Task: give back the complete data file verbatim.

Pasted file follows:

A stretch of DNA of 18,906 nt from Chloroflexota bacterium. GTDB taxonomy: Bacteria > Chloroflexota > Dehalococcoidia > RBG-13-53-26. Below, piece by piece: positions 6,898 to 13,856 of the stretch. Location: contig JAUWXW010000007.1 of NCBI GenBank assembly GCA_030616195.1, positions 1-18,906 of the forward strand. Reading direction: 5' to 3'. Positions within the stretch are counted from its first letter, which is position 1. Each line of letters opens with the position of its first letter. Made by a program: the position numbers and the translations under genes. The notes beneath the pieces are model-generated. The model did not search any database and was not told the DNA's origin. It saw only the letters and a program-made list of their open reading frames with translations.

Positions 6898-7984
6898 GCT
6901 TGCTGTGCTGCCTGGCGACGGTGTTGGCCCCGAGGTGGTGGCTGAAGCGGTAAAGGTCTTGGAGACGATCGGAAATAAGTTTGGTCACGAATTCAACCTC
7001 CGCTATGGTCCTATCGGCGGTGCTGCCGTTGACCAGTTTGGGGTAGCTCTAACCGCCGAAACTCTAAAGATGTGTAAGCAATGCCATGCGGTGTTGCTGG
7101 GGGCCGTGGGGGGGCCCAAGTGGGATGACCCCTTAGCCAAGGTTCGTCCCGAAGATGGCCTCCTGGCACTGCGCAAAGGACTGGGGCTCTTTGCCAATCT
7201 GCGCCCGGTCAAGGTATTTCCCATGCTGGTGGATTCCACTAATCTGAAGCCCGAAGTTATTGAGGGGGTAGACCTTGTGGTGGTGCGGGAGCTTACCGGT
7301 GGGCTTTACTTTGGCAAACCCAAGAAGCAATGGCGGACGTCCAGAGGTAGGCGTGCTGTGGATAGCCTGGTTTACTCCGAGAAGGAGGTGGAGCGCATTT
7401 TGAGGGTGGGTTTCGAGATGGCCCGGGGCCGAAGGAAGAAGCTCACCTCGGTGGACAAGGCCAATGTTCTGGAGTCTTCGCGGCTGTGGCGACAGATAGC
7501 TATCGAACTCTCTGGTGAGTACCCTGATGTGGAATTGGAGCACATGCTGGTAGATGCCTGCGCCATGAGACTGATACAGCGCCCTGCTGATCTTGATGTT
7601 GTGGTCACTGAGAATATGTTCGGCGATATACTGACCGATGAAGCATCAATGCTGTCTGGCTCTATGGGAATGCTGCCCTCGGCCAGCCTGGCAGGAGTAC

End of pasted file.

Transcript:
A stretch of DNA of 18,906 nt from Chloroflexota bacterium. GTDB taxonomy: Bacteria > Chloroflexota > Dehalococcoidia > RBG-13-53-26. Below, piece by piece: positions 6,898 to 13,856 of the stretch. Location: contig JAUWXW010000007.1 of NCBI GenBank assembly GCA_030616195.1, positions 1-18,906 of the forward strand. Reading direction: 5' to 3'. Positions within the stretch are counted from its first letter, which is position 1. Each line of letters opens with the position of its first letter. Made by a program: the position numbers and the translations under genes. The notes beneath the pieces are model-generated. The model did not search any database and was not told the DNA's origin. It saw only the letters and a program-made list of their open reading frames with translations.

Positions 6898-7984
6898 GCT
6901 TGCTGTGCTGCCTGGCGACGGTGTTGGCCCCGAGGTGGTGGCTGAAGCGGTAAAGGTCTTGGAGACGATCGGAAATAAGTTTGGTCACGAATTCAACCTC
7001 CGCTATGGTCCTATCGGCGGTGCTGCCGTTGACCAGTTTGGGGTAGCTCTAACCGCCGAAACTCTAAAGATGTGTAAGCAATGCCATGCGGTGTTGCTGG
7101 GGGCCGTGGGGGGGCCCAAGTGGGATGACCCCTTAGCCAAGGTTCGTCCCGAAGATGGCCTCCTGGCACTGCGCAAAGGACTGGGGCTCTTTGCCAATCT
7201 GCGCCCGGTCAAGGTATTTCCCATGCTGGTGGATTCCACTAATCTGAAGCCCGAAGTTATTGAGGGGGTAGACCTTGTGGTGGTGCGGGAGCTTACCGGT
7301 GGGCTTTACTTTGGCAAACCCAAGAAGCAATGGCGGACGTCCAGAGGTAGGCGTGCTGTGGATAGCCTGGTTTACTCCGAGAAGGAGGTGGAGCGCATTT
7401 TGAGGGTGGGTTTCGAGATGGCCCGGGGCCGAAGGAAGAAGCTCACCTCGGTGGACAAGGCCAATGTTCTGGAGTCTTCGCGGCTGTGGCGACAGATAGC
7501 TATCGAACTCTCTGGTGAGTACCCTGATGTGGAATTGGAGCACATGCTGGTAGATGCCTGCGCCATGAGACTGATACAGCGCCCTGCTGATCTTGATGTT
7601 GTGGTCACTGAGAATATGTTCGGCGATATACTGACCGATGAAGCATCAATGCTGTCTGGCTCTATGGGAATGCTGCCCTCGGCCAGCCTGGCAGGAGTAC